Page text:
Set in eighth-century China amidst the splendour and decadence of the court of the T'ang emperor, this tale aims to transport the reader to a mysterious and fascinating era. Cooney is a writer and painter and Altieri is a scholar of Chinese history.


Journey to the West

By Cheng-En Wu, William John Francis Jenner (translator),

Book cover of Journey to the West

Why this book?

One of the most popular books in the history of East Asia, this classic sixteenth century novel is a combination of adventure fiction and folk epic that mixes satire, allegory, and history into a rollicking tale. The epic journey is the one undertaken by the monk Xuanzang under the escort of the roguish Monkey, who has many encounters along the way with major and minor spirits, gods, demigods, demons, ogres, monsters, and fairies.

The monk Xuanzang was active during the reign of Tang Taizong, the protagonist of my book. Monk and emperor have many interactions in that novel.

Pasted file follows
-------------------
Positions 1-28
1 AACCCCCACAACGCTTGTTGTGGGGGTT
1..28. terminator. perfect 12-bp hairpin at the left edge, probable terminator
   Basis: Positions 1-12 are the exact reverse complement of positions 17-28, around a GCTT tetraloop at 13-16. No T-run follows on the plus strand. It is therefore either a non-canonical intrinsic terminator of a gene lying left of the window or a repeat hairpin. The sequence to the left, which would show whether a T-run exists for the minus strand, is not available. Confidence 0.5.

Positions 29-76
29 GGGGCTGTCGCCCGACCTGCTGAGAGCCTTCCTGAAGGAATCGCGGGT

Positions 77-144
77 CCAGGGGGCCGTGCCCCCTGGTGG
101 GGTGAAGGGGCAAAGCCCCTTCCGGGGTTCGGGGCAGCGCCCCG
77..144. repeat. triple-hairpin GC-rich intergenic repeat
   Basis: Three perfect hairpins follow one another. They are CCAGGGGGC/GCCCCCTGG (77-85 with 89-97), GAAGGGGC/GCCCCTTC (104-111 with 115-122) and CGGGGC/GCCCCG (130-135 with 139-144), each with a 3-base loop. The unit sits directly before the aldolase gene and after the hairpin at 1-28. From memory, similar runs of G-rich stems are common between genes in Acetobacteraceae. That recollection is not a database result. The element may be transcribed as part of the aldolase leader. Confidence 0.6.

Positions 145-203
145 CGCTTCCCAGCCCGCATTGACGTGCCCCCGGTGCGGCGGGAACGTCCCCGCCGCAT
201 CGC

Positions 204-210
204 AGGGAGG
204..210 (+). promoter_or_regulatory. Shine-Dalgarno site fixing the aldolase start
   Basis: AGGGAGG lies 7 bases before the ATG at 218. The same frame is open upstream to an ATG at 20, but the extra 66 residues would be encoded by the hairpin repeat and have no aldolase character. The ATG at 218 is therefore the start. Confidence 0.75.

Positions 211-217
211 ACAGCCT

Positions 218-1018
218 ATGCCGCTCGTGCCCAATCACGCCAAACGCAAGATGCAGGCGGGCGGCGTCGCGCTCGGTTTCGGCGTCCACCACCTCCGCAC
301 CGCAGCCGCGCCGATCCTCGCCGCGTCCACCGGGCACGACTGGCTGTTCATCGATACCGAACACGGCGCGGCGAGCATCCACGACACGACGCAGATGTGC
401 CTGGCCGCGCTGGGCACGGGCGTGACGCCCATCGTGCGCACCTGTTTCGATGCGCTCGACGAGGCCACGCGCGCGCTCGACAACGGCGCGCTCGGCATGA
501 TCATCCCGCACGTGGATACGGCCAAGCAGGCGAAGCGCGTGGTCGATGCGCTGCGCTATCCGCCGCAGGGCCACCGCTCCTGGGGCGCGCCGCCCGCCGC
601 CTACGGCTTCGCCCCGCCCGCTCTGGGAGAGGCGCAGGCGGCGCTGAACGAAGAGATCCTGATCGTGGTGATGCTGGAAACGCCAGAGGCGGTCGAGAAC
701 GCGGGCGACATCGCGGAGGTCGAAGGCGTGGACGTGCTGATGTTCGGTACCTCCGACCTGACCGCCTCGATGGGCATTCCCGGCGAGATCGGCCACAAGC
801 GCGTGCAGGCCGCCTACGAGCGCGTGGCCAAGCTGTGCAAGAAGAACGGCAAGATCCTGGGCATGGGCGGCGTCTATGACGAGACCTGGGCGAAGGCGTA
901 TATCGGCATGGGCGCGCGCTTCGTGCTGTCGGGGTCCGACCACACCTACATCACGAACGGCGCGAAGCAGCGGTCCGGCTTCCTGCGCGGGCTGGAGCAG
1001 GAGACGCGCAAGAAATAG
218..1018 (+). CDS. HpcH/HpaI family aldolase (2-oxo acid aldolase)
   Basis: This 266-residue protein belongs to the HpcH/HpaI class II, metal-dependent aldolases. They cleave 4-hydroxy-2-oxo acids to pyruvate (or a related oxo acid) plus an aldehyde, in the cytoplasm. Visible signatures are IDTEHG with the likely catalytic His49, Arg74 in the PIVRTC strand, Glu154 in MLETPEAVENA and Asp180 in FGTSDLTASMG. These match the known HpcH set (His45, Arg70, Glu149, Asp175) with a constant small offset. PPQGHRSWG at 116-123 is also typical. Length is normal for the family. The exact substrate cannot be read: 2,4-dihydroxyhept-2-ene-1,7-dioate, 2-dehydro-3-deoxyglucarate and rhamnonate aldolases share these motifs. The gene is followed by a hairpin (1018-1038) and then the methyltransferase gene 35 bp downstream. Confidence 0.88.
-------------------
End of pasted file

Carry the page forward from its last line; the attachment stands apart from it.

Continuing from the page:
Journey to the West

By Cheng-En Wu, William John Francis Jenner (translator),

Why should I read it?

1 author picked Journey to the West as one of their favorite books, and they share why you should read it.

What is this book about?

The novel is an extended account of the legendary pilgrimage of the Tang dynasty Buddhist monk Xuanzang who traveled to the "Western Regions", that is, India, to obtain sacred texts (sūtras) and returned after many trials and much suffering. It retains the broad outline of Xuanzang's own account, Great Tang Records on the Western Regions, but the Ming dynasty novel adds elements from folk tales and the author's invention, that is, that the Buddha gave this task to the monk and provided him with three protectors who agree to help him as an atonement for their sins. These disciples are…


5 book lists we think you will like!

Interested in China, the Tang dynasty, and Shanghai?

7,000+ authors have recommended their favorite books and what they love about them. Browse their picks for the best books about China, the Tang dynasty, and Shanghai.

China Explore 433 books about China
The Tang Dynasty Explore 12 books about the Tang dynasty
Shanghai Explore 46 books about Shanghai

And, 3 books we think you will enjoy!

We think you will like Leaves From Our Tuscan Kitchen, Or How to Cook Vegetables, Jane Grigson's Vegetable Book, and Acetaria if you like this list.